The Old Kaiser Burnout:
over near Honey Island, Texas, in the fall of 1863 (2011)
Composed for the Sam Houston State University Symphony Orchestra under the direction of Dr. David Cole. Premiered April 2012.
Program Notes for "The Old Kaiser Burnout"
The inspiration for this work is an incident that occurred in the fall of 1963, when Captain James Kaiser set fire to a canebrake in the Big Thicket of East Texas, to flush out recalcitrant backwoods Texas who refused to fight in the Civil War.
This is not a literal tone poem about that event. Rather, this piece explores the problems of loving one's native area while feeling dissident there. The work begins and ends on waterways. The opening movement evokes a sunrise on a swampy baygall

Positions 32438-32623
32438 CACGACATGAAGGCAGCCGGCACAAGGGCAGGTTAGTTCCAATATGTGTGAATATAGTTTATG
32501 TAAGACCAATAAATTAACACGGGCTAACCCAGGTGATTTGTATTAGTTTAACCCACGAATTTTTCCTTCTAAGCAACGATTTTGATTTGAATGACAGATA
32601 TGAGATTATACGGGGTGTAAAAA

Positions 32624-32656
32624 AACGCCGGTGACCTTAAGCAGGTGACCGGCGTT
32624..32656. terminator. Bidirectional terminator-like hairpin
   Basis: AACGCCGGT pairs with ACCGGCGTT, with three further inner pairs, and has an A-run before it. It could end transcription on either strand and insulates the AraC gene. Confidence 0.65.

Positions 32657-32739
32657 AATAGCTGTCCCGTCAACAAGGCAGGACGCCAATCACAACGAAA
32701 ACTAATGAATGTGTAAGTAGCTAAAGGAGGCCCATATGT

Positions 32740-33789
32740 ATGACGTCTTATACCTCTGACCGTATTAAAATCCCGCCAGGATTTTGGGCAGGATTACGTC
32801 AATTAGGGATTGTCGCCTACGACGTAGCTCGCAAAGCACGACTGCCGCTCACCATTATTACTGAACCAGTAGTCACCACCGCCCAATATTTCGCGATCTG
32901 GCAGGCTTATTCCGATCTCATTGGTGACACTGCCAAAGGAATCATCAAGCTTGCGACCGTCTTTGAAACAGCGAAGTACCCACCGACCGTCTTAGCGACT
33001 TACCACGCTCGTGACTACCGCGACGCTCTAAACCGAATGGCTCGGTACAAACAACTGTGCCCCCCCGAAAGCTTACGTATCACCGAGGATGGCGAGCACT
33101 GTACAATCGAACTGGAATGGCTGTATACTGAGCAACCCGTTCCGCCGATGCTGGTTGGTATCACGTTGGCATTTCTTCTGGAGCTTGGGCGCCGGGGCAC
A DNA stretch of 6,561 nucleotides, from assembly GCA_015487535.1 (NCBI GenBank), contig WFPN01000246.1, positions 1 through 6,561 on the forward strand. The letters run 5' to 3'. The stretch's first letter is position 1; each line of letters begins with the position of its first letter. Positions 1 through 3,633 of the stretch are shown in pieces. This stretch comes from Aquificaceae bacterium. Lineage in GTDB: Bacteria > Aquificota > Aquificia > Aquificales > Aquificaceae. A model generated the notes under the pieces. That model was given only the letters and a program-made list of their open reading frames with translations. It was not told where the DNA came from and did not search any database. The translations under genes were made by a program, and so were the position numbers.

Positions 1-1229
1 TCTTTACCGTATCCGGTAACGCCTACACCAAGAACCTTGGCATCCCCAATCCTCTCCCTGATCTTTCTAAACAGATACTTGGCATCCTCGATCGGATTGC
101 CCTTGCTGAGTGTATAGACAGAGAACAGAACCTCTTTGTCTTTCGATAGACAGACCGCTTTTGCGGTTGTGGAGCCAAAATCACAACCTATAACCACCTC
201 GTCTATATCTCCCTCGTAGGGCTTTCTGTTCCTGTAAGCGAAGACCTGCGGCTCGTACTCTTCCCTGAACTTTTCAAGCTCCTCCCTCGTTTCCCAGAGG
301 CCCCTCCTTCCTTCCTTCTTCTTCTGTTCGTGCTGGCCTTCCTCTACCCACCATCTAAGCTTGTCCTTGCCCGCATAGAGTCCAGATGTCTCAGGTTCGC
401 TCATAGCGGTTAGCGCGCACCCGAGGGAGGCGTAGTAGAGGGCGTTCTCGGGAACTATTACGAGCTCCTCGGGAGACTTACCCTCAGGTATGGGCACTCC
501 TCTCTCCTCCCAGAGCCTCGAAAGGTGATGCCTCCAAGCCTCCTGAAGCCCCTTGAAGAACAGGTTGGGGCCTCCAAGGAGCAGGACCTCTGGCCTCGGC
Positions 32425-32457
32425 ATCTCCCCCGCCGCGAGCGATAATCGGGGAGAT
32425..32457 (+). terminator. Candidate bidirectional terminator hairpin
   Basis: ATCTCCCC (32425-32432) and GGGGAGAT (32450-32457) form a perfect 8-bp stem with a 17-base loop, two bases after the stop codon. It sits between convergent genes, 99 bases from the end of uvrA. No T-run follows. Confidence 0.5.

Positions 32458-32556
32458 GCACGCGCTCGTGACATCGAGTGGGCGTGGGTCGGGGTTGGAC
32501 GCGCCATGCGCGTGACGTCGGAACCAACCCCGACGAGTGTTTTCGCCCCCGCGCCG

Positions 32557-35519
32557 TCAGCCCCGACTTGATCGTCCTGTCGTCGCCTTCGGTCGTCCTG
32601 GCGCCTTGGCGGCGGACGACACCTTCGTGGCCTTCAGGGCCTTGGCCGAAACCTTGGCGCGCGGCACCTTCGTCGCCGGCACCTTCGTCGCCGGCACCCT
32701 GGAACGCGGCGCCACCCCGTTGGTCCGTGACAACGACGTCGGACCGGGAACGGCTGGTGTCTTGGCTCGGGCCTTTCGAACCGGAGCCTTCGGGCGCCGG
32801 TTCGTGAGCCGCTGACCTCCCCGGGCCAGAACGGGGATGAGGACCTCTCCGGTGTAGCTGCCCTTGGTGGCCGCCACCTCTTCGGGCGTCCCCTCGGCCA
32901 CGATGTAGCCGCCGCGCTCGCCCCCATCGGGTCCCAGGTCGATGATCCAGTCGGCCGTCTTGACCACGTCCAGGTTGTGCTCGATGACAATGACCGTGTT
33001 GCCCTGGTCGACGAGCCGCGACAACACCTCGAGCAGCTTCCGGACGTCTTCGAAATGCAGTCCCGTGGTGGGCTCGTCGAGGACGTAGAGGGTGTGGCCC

(specifically the Jack Gore Baygall up in my native neck of the Big Thicket). The dawning day is both beautiful and uncertain.
The second movement describes the tension and terror of hiding out in the tangled depths of the the Big Thicket. Eventually, the individual is triumphant - I believe.
The final movement takes us to another East Texas waterway, the Neches River. Like those waterways, my life seemed to flow out of the backwoods and take me to newer places. While living in Beaumont, as an undergraduate, I sat one night on a bank of the Neches River, apart from my friends, and watched a train blast over the trestle bridge. But after the noise there was only the eerie, gentle ostinato of metal on metal, and creaking wood. For some reason, I found this very moving and oddly spiritual. - BPH